When booking Australian Open tickets, or tickets to any major tennis tournament, Championship Tennis Tours can always get you the best seats on center court, and there’s a reason why…that’s where the top seeds will be playing…, you can expect to see the top players such as Federer and Nadal, and Serena, scheduled to go in Prime Time. Some don’t think that’s necessarily fair. French player Julien Benneteau yesterday started a row in the tennis world by blasting Federer for being allowed to play most of his matches in the evening, away from the blistering daytime heat.
However, Novak Djokovic came to the aide of his rival by insisting the Swiss star deserves any special treatment he may get.
And Australian Open tournament director Craig Tiley has released a lengthy statement defending his event’s stance.
“In terms of players and their appeal, it needs to be said that Roger Federer is a once-in-a-generation player widely regarded as one of the biggest ‘box office’ athletes in the world,” the statement read
“He has been regularly voted Australia’s favourite athlete.
“The fans demand his appearance in the big stadiums and our broadcasters naturally want his matches to air in prime time.
“And I don’t think there’s a tournament director in the world who’s not going to take those factors into account when setting the schedule.
“This is the case with all the big names in tennis, and in sport in general.”
Benneteau controversially started the row by telling RMC: “Over the last two Australian Opens, [Federer] played 14 matches, because he was champion and finalist.
“And he played 12 or 13 of his 14 matches in the night session. On the same day, Federer played Jan-Lennard Struff – I have nothing against Struff, great guy – Novak Djokovic played Gael Monfils.
“We’re agreed that on paper, any tournament director would put Djokovic-Monfils on night session at 7.30pm, right?’ But no. They played at 2.30pm, in 104 degrees. And Federer-Struff played at night.”
And Djokovic defended Federer after his ATP Finals win against John Isner last night.
“At the end of the day, in a way he deserves the special treatment because he’s six-time champion of Australian Open and arguably the best player ever,” he said.
“If he doesn’t have it, who is going to have it?
“People want to see him play on the centre court, and they want to see him play in showtime, the best hours, which is 7.30 at night in Rod Laver Arena.”
Tennis Australia full statement
“When looking at a schedule in tennis, there are so many factors that demand any tournament director’s consideration.
“The players and fans are obviously at the forefront. But even within those groups there are many and varied requirements.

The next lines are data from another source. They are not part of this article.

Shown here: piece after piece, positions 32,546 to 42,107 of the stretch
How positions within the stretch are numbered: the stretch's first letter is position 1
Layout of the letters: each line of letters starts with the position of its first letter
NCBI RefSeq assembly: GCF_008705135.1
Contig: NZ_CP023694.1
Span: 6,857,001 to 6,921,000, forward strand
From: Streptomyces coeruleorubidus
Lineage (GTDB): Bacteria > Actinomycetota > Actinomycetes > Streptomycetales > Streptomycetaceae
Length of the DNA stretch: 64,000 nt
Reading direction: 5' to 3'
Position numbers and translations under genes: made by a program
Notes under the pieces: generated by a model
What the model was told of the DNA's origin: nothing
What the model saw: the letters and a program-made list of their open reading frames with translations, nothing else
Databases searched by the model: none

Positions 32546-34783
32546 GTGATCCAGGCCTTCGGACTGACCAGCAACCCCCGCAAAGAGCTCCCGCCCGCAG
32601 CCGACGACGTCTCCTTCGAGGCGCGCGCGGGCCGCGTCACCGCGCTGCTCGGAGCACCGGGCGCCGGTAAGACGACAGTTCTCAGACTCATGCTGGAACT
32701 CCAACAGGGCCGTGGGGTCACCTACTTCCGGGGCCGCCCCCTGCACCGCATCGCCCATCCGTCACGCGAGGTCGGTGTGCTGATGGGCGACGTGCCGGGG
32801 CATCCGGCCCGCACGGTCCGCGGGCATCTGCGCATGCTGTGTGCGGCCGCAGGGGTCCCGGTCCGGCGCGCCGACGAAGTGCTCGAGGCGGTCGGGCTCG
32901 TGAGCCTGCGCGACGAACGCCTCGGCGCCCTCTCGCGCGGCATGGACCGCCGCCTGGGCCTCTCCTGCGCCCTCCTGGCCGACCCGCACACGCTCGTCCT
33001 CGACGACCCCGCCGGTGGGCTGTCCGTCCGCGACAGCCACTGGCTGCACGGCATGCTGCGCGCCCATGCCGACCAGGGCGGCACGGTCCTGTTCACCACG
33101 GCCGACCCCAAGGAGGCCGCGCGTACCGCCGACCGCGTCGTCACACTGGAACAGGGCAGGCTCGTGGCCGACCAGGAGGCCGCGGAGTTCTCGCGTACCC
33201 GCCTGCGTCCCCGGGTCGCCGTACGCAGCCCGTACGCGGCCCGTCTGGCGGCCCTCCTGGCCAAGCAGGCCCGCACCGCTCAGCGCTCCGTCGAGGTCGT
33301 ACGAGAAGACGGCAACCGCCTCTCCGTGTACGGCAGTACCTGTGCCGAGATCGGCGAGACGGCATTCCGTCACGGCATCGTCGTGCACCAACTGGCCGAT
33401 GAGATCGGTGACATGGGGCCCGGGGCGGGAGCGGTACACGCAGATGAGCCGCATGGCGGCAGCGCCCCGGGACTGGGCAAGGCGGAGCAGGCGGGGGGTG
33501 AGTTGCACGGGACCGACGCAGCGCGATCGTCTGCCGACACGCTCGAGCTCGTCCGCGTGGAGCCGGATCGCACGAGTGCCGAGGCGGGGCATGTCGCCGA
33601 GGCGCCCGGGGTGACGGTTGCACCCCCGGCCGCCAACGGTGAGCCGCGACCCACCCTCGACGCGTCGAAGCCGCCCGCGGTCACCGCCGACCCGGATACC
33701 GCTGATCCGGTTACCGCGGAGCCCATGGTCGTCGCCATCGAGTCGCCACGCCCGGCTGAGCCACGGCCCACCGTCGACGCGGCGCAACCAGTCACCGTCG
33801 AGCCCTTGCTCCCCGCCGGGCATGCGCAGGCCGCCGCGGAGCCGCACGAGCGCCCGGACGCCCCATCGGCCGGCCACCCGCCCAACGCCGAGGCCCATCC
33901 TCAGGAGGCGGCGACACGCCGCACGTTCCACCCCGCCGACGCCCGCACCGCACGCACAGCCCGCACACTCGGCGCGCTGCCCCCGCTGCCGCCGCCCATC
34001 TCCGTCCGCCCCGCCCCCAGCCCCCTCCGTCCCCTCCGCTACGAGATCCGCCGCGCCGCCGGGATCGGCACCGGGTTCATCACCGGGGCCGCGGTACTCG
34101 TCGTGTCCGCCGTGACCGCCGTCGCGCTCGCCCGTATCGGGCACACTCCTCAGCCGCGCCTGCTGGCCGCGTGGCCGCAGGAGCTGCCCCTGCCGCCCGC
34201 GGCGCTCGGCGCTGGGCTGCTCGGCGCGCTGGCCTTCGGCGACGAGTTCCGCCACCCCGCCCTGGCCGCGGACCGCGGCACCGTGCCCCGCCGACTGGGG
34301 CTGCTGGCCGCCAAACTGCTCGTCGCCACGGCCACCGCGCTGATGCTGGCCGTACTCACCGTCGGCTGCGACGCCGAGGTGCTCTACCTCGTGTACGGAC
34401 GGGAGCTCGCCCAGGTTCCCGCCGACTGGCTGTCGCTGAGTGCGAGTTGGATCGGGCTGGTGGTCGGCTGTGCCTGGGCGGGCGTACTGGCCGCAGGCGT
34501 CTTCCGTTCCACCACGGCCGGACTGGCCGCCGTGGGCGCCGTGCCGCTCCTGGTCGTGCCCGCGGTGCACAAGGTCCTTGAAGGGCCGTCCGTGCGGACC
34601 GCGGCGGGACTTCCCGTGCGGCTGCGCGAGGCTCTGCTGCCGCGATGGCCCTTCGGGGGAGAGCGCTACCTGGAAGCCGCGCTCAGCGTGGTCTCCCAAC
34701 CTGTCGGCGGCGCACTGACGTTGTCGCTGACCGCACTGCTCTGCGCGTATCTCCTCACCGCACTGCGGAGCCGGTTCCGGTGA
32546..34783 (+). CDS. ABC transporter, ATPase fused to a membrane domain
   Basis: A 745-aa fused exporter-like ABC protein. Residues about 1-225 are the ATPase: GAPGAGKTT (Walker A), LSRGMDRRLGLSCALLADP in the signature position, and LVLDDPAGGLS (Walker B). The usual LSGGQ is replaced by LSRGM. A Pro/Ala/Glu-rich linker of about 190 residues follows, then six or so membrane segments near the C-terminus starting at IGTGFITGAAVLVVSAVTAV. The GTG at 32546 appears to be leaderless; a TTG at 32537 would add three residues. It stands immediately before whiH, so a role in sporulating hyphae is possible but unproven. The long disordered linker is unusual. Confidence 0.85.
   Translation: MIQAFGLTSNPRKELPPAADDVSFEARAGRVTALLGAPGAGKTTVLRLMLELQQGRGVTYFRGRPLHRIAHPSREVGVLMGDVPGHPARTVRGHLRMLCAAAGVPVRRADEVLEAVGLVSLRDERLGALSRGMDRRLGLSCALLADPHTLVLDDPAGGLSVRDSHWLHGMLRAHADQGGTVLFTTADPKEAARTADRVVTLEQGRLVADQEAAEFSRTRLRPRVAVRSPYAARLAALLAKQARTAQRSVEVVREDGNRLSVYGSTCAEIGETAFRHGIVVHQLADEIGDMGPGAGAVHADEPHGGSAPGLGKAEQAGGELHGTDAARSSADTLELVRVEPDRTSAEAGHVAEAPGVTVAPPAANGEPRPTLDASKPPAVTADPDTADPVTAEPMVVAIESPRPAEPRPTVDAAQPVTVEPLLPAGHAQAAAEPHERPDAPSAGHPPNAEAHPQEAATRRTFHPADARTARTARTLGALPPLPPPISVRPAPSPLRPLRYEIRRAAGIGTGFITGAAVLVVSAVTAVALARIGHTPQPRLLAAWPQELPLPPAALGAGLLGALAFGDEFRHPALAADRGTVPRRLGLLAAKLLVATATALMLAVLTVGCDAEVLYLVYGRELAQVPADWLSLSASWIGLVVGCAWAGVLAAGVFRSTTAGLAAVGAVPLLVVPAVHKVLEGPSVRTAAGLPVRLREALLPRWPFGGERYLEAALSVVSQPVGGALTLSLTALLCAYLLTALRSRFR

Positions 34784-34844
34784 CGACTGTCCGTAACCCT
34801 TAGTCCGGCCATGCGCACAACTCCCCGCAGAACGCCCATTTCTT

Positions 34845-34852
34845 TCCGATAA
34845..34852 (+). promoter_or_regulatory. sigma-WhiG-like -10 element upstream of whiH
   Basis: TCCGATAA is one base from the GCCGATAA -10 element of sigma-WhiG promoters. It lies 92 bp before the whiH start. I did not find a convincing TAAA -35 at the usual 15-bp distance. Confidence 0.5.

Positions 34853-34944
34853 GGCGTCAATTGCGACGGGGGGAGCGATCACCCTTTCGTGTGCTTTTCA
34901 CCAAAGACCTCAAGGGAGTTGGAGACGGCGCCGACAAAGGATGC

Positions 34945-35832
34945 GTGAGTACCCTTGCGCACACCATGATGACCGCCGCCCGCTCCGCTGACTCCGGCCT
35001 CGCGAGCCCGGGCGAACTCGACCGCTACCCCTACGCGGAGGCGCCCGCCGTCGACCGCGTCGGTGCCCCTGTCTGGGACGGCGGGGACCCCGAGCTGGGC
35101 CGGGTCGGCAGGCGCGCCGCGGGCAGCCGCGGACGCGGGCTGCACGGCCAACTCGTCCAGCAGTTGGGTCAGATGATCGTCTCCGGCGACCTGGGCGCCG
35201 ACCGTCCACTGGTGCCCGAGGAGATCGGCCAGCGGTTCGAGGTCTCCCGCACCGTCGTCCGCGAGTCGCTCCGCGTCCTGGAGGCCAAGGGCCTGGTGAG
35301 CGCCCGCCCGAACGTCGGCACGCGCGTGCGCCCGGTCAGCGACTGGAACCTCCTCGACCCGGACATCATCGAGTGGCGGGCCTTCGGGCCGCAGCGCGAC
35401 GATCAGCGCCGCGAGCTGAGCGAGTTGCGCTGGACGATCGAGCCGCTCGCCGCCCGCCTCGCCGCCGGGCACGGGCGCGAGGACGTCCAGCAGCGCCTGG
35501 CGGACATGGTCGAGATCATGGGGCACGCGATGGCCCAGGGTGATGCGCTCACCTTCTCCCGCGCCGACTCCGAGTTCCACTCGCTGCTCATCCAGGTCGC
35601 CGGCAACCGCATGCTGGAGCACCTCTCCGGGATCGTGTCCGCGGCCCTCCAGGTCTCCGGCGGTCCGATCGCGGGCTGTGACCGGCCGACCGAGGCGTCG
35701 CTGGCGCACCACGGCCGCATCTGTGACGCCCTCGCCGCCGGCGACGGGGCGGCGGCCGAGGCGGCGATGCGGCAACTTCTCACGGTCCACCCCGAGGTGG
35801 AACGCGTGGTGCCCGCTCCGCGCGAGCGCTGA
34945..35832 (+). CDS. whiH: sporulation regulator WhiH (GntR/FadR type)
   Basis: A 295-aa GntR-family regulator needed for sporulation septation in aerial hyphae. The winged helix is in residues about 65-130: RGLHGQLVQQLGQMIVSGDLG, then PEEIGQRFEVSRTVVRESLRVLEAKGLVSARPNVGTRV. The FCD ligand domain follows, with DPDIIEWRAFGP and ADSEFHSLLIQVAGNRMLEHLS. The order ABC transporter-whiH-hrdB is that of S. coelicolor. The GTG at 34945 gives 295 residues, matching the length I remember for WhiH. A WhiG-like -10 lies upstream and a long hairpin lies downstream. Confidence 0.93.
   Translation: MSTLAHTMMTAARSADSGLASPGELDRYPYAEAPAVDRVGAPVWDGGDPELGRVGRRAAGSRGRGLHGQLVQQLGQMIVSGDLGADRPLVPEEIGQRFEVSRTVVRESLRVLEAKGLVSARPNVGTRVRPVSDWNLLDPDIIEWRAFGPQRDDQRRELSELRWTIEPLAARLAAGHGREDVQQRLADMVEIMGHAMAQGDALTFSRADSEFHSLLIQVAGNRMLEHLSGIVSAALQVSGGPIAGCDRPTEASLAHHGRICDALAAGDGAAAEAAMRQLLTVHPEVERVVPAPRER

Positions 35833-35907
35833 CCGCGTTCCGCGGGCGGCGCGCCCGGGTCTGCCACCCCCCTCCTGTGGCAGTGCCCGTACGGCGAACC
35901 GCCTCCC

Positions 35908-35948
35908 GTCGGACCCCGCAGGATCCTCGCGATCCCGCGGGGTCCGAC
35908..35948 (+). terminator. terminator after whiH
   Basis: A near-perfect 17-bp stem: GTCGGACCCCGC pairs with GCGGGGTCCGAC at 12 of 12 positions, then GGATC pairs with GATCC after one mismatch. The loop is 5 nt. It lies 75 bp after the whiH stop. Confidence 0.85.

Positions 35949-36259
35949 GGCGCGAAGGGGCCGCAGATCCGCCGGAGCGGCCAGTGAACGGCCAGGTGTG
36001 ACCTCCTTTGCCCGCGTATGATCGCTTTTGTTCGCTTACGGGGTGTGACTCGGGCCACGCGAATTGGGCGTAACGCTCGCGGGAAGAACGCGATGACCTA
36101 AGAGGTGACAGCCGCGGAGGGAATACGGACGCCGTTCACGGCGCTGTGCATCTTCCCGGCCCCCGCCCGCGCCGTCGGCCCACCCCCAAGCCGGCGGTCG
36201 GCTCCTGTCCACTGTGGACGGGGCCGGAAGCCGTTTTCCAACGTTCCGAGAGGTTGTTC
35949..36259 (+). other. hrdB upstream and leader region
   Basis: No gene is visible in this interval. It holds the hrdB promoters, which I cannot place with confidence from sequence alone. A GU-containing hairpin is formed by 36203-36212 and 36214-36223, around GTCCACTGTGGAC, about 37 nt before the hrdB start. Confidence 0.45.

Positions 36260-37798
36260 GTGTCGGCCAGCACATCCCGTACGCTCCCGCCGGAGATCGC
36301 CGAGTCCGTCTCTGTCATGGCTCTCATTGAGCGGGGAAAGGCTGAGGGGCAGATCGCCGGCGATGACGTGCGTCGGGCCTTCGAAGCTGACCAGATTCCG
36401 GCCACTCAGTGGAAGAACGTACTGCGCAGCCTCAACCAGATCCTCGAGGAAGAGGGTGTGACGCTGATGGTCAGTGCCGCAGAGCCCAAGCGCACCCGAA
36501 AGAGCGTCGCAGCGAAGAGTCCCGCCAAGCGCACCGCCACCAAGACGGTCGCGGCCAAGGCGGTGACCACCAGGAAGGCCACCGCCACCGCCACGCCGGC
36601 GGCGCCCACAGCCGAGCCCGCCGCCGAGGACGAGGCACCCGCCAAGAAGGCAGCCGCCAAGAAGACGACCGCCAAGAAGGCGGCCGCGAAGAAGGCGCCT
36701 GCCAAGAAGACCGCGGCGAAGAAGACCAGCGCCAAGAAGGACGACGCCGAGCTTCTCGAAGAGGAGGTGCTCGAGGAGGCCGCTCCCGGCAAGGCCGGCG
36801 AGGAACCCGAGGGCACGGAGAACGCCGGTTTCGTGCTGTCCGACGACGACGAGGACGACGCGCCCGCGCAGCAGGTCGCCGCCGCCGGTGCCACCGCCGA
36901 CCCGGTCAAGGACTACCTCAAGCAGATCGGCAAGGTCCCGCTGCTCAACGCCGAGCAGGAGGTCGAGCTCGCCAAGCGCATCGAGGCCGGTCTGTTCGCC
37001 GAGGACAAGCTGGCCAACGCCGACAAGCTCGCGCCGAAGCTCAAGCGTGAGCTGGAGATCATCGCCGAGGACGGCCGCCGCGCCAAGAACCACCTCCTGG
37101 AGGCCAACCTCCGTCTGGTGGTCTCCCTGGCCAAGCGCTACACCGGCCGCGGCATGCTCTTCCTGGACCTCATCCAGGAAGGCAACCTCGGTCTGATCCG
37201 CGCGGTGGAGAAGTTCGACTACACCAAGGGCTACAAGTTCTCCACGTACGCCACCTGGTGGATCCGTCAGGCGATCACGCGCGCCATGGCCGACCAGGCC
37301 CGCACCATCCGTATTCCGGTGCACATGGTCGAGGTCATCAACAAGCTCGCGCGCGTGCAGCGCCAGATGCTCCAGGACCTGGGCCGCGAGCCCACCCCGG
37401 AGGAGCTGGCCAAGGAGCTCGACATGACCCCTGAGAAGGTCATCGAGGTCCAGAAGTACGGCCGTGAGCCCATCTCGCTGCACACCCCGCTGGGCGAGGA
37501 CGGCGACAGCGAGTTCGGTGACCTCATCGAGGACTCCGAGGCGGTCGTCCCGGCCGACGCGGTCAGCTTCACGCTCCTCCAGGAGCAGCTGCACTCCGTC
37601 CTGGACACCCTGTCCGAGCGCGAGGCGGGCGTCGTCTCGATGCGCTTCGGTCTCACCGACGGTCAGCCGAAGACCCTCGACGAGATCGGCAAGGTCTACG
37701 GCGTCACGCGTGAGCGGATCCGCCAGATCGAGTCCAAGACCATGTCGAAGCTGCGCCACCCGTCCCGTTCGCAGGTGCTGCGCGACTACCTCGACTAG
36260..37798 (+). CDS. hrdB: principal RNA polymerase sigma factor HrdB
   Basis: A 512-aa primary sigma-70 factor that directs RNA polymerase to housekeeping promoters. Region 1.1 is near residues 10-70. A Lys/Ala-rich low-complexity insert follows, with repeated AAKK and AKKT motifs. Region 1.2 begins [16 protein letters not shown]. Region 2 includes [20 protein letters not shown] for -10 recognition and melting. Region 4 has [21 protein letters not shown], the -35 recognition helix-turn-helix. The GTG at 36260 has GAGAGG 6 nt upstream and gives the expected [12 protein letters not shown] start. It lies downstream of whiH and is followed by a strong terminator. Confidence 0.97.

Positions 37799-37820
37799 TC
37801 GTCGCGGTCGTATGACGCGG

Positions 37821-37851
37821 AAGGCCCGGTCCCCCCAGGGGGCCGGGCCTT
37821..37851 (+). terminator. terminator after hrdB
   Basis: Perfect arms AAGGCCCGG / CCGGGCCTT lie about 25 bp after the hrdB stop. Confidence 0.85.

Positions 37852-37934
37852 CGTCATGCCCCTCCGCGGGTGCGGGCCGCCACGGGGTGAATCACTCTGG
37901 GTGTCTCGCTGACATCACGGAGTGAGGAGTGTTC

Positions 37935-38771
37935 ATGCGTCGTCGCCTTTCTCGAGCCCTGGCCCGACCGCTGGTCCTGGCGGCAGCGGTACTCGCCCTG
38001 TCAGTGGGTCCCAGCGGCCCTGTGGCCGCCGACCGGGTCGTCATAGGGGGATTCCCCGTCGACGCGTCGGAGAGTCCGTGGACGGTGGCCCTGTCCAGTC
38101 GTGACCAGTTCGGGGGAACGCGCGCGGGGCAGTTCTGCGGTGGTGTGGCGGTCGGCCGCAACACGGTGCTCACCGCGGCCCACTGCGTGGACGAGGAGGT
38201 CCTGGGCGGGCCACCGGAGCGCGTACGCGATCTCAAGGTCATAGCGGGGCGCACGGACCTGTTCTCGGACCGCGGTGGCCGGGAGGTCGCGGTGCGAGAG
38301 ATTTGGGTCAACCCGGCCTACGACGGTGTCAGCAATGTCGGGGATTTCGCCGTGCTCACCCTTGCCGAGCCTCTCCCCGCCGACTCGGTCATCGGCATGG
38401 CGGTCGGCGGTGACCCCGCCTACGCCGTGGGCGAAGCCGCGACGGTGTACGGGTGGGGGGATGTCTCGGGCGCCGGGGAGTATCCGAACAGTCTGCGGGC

“These can range from player preferences, injury or general fitness concerns to general broadcast preferences or a major broadcaster’s own program needs for their particular market.
“On top of that there is another layer of considerations including operational logistics requiring the scheduling team to have to make estimations on the likely length and outcome of matches (sometimes days in advance) to the everyday considerations of dealing with changing weather conditions.
“In terms of players and their appeal, it needs to be said that Roger Federer is a once-in-a-generation player widely regarded as one of the biggest ‘box office’ athletes in the world.
“He has been regularly voted Australia’s favourite athlete. The fans demand his appearance in the big stadiums and our broadcasters naturally want his matches to air in prime time.
“And I don’t think there’s a tournament director in the world who’s not going to take those factors into account when setting the schedule. This is the case with all the big names in tennis, and in sport in general.
“Tennis Australia is justly proud of the success of the Laver Cup, in which we certainly have a share, along with the USTA and other partners. It’s been one of the most successful new tennis events in recent times, showing the sport in a new light and attracting new fans.
“I’d say the success of the Laver Cup has been seen as somewhat a ‘disruptor’ to the men’s game. We run our events to the highest standards and reject as well as challenge any claims to the contrary.
“We also make no secret about working hard to provide the very best experience for all the players at the Australian Open. We will continue to do this. We want players to love our sport, our event and get appropriately rewarded.
“We put significant resources into looking after all of them and making the Australian Open, and Melbourne, one of their very favourite places to be. We’ve prided ourselves on really listening to the players and taking into account their needs and priorities, whether it’s the way we operate our transport system, the food we serve, the relaxation and training areas we provide and of course, scheduling matches.
“There’s no way we can please everyone all the time, and everyone knows we do everything we can.”